Last week we talked about how to side for the Sylvan match-up, but this week we'll be looking at the deck from the opposite direction: what to side when you're the one playing the deck.

I'm usually apprehensive about heading into Game 2 and 3 with a combo deck – especially one so dependent on the graveyard. Strategies like that are exceptionally vulnerable to floodgates and even the simplest forms of disruption. Dozens of popular Side Deck cards like D.D. Crow, Maxx "C", Debunk, Dimensional Fissure, Macro Cosmos, Traptrix Trap Hole Nightmare, Soul Drain, and Vanity's Emptiness are stupidly good when played against Sylvans. While few players are siding cards specifically for this match-up, their Side Decks still contain many of those cards. It's an unfortunate side effect combo decks suffer in any backrow-heavy format.

On the other hand, Sylvans can play a handful of Side Deck cards better than any other strategy. Capitalizing on those cards could give you a serious edge in a number of important match-ups. Let's take a look at some of the cards successful Sylvan decks are already siding, and check out some underplayed picks that are worth your consideration.

The Gardener's Toolshed
Nearly every Sylvan Side Deck contains a full set of Mystical Space Typhoon. It's hardly surprising: Dragon Rulers and Mermails have been siding Typhoons for ages. Leaving them out of the Main Deck opens up more space for combo cards and reduces the likelihood of unplayable hands. Sylvans need to squeeze every last drop of consistency out of their deck as possible, and playing Typhoons in Game 1 is already risky with Artifacts running around. Thankfully better options are available, like Phoenix Wing Wind Blast. Since it's not limited to targeting backrow, and since it provides a discard outlet that sets up Miracle Fertilizer and Soul Charge, Wind Blast is a great choice.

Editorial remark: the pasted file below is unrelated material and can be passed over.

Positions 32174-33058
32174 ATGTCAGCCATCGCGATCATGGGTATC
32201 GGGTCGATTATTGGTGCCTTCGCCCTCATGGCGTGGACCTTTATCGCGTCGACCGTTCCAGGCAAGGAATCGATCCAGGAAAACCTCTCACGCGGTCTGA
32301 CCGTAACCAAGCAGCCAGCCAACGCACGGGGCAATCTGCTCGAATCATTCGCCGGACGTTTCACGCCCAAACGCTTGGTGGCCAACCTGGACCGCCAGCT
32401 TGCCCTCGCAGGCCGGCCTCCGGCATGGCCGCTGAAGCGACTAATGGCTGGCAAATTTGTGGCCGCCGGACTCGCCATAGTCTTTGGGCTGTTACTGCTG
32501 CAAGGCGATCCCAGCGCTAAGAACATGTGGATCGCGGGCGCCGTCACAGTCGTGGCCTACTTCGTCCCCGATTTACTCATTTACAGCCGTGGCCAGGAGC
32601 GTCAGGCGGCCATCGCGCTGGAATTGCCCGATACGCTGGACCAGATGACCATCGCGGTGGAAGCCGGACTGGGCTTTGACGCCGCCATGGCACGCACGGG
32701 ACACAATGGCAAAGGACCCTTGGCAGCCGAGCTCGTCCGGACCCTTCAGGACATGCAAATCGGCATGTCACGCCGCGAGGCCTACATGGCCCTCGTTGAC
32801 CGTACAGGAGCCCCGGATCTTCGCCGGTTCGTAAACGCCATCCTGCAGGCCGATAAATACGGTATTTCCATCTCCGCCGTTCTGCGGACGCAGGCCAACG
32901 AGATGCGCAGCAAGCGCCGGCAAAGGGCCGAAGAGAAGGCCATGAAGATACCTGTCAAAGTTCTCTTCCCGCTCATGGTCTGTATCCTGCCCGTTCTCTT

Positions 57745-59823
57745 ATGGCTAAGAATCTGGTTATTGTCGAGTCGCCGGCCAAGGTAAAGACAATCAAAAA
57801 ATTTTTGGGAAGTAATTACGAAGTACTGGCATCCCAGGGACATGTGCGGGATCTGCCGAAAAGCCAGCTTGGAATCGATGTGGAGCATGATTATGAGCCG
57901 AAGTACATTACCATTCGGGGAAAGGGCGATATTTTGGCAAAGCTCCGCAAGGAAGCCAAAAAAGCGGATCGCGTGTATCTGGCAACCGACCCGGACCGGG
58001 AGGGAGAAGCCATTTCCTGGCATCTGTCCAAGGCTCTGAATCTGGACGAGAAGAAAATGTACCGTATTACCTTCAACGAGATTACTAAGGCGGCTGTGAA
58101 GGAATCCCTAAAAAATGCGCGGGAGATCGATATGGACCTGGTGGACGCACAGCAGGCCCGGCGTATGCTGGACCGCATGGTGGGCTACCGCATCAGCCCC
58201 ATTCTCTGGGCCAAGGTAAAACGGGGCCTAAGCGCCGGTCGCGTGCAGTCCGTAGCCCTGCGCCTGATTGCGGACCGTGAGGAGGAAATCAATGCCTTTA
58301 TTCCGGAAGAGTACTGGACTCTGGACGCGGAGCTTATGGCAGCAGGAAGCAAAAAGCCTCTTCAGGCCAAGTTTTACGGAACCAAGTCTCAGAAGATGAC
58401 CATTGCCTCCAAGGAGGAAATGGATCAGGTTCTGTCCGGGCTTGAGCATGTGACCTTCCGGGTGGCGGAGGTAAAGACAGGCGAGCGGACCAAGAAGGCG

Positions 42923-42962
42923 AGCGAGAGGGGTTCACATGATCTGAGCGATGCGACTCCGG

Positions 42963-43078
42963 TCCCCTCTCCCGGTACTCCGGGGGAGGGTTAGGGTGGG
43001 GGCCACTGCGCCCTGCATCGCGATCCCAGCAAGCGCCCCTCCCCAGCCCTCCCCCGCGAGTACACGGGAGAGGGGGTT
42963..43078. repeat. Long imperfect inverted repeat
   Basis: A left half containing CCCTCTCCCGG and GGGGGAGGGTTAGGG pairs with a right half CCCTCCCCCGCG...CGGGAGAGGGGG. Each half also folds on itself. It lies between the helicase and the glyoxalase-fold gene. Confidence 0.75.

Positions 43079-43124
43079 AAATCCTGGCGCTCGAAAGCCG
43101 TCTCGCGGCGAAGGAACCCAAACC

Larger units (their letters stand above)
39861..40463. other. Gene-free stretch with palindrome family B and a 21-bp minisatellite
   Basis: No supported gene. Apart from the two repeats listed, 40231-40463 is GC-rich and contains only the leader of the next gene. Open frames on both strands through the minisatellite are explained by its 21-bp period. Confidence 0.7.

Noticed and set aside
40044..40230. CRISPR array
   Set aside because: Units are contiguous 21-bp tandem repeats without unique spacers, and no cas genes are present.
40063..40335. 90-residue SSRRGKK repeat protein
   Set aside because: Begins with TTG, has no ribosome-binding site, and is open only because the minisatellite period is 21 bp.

Still, Typhoon remains a simple and straightforward solution to cards that cripple the Sylvan strategy. The popularity of Zombie World, Dimensional Fissure, Macro Cosmos, Skill Drain, and other floodgates that say "You can't use basic game mechanics!" makes reliable spell and trap removal a necessity...at least after Game 1. There is a themed option available – Sylvan Komushroomo – but it's a tough fit with the rest of the deck. It rarely contributes anything when most of your opponent's backrow is aimed at stopping you from excavating in the first place. It's not seeing much play compared to other cards like Sylvan Marshalleaf and Sylvan Peaskeeper, and generally takes a backseat to Rose Archer and Trap Stun.

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Mistake's an incredibly obvious Side Deck choice for a strategy that's devoid of search effects. Mount Sylvania and Sylvan Flowerknight move Sylvan cards to the top of the deck, but they don't actually add that card to your hand. Sylvan Hemitree, Sylvan Charity, and Lonefire Blossom grab new cards by drawing or Special Summoning them, once again circumventing Mistake's effect. There's very little reason not to play this thing when it's so effective against Spellbooks, Geargias, Bujins, Mermails, and Madolches. Unlike Sylvans, these strategies rely heavily on search effects like Spellbook of Secrets, Geargiarmor, Fire Formation - Tenki, Mermail Abysspike, and Madolche Messengelato. In some cases Mistake is all you'll need to leave your opponent without any plays.

And it's not just excellent against popular decks either: Mistake's utility extends to rogue strategies like Fire King, Evols, Ghostricks, Koa'ki Meiru, and Gravekeepers. Unfortunately it's a bit lacking against HATs, and even some Traptrix Hands variants. As a Continuous Trap Mistake's a huge target for spell and trap removal, particularly in the form of Ice Hand. Still, it's hard to overstate its effectiveness and utility in a format where nearly every major deck is packed with search effects.

Both Rivalry of Warlords and Gozen Match can be played around, and you can even side Rivalry in this deck. Orea, the Sylvan High Arbiter and Alsei, the Sylvan High Protector offer Rank 7 and Rank 8 Xyz options even when you're restricted to a single monster type. Both cards have removal effects and excavation abilities to propel your strategy forward while your opponent's plays are locked up under Rivalry. Madolches, Evilswarm, and Traptrix Hands will find it difficult to put more than one monster on the field, and decks like Geargia and Infernities will find their Extra Decks even more restricted than yours. You can even use Orea's effect to return Rivalry to your hand, temporarily opening up your Xyz options.